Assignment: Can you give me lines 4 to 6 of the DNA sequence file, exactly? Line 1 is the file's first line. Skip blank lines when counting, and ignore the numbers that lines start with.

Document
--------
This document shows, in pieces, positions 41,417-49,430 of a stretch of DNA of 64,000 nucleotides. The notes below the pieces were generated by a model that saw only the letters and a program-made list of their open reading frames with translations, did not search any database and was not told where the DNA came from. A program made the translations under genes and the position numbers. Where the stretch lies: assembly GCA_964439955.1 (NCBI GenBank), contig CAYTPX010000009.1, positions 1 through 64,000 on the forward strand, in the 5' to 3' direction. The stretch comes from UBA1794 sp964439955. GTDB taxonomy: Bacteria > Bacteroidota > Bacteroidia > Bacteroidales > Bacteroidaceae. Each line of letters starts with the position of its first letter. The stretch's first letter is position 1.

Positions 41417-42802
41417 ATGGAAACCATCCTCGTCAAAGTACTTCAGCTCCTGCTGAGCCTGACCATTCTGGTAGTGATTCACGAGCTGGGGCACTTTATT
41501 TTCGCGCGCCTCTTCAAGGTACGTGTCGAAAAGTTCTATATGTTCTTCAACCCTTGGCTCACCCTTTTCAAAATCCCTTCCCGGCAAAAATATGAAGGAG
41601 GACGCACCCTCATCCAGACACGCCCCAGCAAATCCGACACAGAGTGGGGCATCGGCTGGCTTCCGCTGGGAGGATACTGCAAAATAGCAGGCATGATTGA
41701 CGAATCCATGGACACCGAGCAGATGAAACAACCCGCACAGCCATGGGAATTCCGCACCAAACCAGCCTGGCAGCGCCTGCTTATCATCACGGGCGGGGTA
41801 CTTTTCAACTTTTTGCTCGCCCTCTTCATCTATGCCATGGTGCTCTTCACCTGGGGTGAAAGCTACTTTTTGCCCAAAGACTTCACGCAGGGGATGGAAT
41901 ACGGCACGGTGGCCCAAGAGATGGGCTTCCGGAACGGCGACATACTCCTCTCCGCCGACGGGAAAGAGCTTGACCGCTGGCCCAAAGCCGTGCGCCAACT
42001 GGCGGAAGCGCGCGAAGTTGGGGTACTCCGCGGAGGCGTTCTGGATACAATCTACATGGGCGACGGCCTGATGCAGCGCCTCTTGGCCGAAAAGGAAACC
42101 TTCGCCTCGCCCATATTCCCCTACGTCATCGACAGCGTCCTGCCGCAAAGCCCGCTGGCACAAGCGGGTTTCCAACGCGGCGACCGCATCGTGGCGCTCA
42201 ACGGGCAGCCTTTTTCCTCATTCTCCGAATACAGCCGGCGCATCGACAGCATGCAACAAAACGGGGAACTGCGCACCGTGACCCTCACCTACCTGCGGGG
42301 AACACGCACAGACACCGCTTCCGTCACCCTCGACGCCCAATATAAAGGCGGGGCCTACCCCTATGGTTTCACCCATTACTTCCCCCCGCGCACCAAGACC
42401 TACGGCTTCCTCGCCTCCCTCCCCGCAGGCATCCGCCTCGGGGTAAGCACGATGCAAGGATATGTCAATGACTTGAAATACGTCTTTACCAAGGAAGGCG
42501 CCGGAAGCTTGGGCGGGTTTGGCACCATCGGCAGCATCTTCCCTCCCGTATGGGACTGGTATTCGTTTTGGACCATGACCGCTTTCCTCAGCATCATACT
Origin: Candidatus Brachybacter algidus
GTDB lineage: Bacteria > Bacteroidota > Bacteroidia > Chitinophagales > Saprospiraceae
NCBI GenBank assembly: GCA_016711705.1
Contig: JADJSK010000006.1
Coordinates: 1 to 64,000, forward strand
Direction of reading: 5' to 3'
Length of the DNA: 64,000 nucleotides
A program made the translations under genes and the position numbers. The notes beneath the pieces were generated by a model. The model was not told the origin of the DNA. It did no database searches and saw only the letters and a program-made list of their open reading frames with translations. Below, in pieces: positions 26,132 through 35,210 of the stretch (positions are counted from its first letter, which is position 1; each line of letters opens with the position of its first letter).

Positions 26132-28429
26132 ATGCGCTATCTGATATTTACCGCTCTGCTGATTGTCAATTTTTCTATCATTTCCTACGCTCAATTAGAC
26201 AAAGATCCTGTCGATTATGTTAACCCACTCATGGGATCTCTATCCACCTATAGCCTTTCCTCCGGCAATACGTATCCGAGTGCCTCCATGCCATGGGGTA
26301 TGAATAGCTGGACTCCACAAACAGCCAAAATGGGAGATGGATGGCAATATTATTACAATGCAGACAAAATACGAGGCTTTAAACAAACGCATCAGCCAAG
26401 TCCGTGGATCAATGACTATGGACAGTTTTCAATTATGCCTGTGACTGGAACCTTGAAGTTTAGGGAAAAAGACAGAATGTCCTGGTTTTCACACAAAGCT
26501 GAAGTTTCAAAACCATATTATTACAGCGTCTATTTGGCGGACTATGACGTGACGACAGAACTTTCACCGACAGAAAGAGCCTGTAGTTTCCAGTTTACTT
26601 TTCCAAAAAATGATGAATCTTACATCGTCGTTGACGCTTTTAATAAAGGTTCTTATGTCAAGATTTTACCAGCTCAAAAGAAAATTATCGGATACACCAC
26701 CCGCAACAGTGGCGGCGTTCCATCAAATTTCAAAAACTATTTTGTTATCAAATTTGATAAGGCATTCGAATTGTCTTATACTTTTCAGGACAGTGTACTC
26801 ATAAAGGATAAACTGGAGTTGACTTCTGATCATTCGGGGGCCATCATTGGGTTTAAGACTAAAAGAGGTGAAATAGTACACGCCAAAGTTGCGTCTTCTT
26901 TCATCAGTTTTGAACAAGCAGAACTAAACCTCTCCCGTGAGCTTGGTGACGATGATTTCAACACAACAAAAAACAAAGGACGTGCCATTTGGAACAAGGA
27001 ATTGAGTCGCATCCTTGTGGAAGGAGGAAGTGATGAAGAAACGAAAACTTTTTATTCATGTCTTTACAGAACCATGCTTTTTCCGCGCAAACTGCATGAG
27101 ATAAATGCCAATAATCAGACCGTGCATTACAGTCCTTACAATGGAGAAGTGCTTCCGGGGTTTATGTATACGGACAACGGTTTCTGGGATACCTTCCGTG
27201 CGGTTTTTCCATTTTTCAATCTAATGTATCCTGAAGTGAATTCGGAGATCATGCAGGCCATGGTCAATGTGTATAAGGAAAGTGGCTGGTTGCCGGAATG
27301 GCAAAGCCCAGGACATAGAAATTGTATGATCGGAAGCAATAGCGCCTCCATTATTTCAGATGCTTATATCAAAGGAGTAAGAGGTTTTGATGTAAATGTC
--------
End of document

41501 TTCGCGCGCCTCTTCAAGGTACGTGTCGAAAAGTTCTATATGTTCTTCAACCCTTGGCTCACCCTTTTCAAAATCCCTTCCCGGCAAAAATATGAAGGAG
41601 GACGCACCCTCATCCAGACACGCCCCAGCAAATCCGACACAGAGTGGGGCATCGGCTGGCTTCCGCTGGGAGGATACTGCAAAATAGCAGGCATGATTGA
41701 CGAATCCATGGACACCGAGCAGATGAAACAACCCGCACAGCCATGGGAATTCCGCACCAAACCAGCCTGGCAGCGCCTGCTTATCATCACGGGCGGGGTA